Bombers-Ticats grudge match

DAVE FULLER, QMI Agency

, Last Updated: 1:51 AM ET

HAMILTON — Having already made the leap from shameful to respectable, the 2010 Hamilton Tiger-Cats, some feel, could challenge for the Grey Cup this fall.

Not that “contender” is a word many Winnipeg Blue Bomber fans would use to describe the TiCats. “Shameful,” maybe. And, “showboats,” that definitely works.

In case you suffer from forgetful-itis like I do, here’s a quick recap.

With a playoff berth at stake for Winnipeg, and home-field advantage in the playoffs on the line for Hamilton, the Ticats and Blue Bombers squared off in the final game of the 2009 regular season at Canad Inns Stadium.

With 8:28 left in the final quarter and the score 22-29 in visiting Hamilton’s favour, linebacker Markeith Knowlton intercepted Bombers quarterback Michael Bishop and ran the ball back 35 yards for the touchdown.

Before you could say “game over” Knowlton and seven of his teammates piled into an empty fishing boat parked near the end zone for an impromptu, over-the-top, TD party. Their act made every television highlight reel in the civilized world as well as earning each of them an undisclosed fine for “excessive celebrating.”

“If I know Winnipeg,” Ticats quarterback Kevin Glenn said on Wednesday — and he does, having spent five seasons as a Blue Bomber — “they probably got a picture of that boat pinned up in their locker room right now. I just hope they don’t get so upset, that it comes back to bite us.”

As luck — or more likely the CFL schedule-maker would have it — the Cats and Blue Bombers pick right up where they left off Friday, kicking off a brand new CFL season at Canad Inns Stadium.

The Ticats, 9-9 last year even with a boatload of rookies in their lineup, will be expected to win this game, too, against a Bombers team which had major issues on and off the field last season. While new coach Paul LaPolice appears to have the dressing room under control, Winnipeg is still in rebuilding mode.

If the Bombers have a wildcard, it’s veteran quarterback Buck Pierce, who has been a winner wherever and whenever he has played. It’s just that he has been injured so much, he hasn’t played a lot. Winnipeg signed Pierce in the off-season after the B.C. Lions, concerned about the QB’s dreadful history with concussions, released him.

Veteran Ticats linebacker Otis Floyd, Pierce’s teammate for three seasons in B.C., expects a heckuva fight from Buck on Friday.

“He’s a competitor. He’s never going to back down from anybody,” Floyd said. “He reads defences very well. He’s going to sit in the pocket, and if he doesn’t like what he sees, he’ll run.”

Jitters

Marcel Bellefeuille, the 20th head coach in Hamilton history, and already one of the Ticats better ones, has some jitters, too. Yes, the Ticats are supposed to be much improved this year, but until you play a game, how do you really know?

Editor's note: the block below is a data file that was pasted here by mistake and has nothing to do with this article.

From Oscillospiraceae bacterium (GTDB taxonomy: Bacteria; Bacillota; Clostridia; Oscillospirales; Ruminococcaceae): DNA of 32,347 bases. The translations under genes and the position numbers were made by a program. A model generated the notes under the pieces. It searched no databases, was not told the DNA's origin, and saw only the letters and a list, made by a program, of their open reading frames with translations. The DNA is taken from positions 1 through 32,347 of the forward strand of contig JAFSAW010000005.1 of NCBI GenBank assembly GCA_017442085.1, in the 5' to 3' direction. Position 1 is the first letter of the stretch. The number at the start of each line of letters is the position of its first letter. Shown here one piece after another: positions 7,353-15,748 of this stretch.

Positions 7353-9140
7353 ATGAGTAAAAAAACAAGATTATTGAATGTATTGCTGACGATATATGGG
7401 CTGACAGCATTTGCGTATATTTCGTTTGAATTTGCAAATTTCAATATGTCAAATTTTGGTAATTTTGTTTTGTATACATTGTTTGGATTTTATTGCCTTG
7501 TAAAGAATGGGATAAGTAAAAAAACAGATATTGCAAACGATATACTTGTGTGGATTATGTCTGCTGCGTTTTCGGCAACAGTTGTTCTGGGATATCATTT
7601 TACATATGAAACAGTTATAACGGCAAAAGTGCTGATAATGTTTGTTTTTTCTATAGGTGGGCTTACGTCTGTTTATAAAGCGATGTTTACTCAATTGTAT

“The first week is always a challenge,” Bellefeuille said after practice. “You’re still setting the roster for the first time, you’re dealing with injuries from training camp ... You see the most improvement between the first and second week.”

Bellefeuille also is aware of some particularly high expectations for his team, goals general manager Bob O’Billovich happily repeated while watching Wednesday’s near two-hour workout.

“Last year, we thought we would have a winning team,” O’Billovich said. “We came close to it. We were 9-9. We made progress.

“This year the goal is to win the East and win the Grey Cup. Nothing less than that is going to be too satisfying.”

O’Billovich, who won a Grey Cup as head coach of the 1983 Argonauts — their first since 1952 at the time — knows he has an elite quarterback in Kevin Glenn, a solid receiving corps, a league-best linebacking unit and arguably the steadiest field goal kicker in the game, Sandro DeAngelis.

But it’s a handful of sophomores — like running back DeAndra Cobb — who could have the biggest impact in 2010, says the GM.

“I’ve always felt that a guy coming into the league for the first time has so many adjustments to make. New rules, bigger field, new teammates.

“When they come back the second year, they’re so much better. There’s no such thing as a sophomore jinx in the CFL. They know what to expect, they’re smarter and they absorb more of what you’re trying to teach them.”

Cobb, a 5-foot-10 bullet, rushed for 1,217 yards last season, caught for another 542 yards and scored eight touchdowns. This, from a guy who had been out of football since 2006.

“I’m very excited about this game, but I know Winnipeg is going to come out fighting because we knocked them out of the playoffs last year,” Cobb said.

Not to mention that little game-ending episode with the boat.

dave.fuller@sunmedia.ca


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